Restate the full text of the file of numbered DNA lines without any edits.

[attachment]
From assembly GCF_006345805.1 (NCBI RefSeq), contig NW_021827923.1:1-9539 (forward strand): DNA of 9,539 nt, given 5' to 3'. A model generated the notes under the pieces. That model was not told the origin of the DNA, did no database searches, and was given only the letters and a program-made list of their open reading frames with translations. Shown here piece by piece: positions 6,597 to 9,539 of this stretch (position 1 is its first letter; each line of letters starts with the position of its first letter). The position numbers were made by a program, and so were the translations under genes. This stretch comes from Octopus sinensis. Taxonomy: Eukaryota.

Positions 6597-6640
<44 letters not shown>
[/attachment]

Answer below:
From assembly GCF_006345805.1 (NCBI RefSeq), contig NW_021827923.1:1-9539 (forward strand): DNA of 9,539 nt, given 5' to 3'. A model generated the notes under the pieces. That model was not told the origin of the DNA, did no database searches, and was given only the letters and a program-made list of their open reading frames with translations. Shown here piece by piece: positions 6,597 to 9,539 of this stretch (position 1 is its first letter; each line of letters starts with the position of its first letter). The position numbers were made by a program, and so were the translations under genes. This stretch comes from Octopus sinensis. Taxonomy: Eukaryota.

Positions 6597-6640
<44 letters not shown>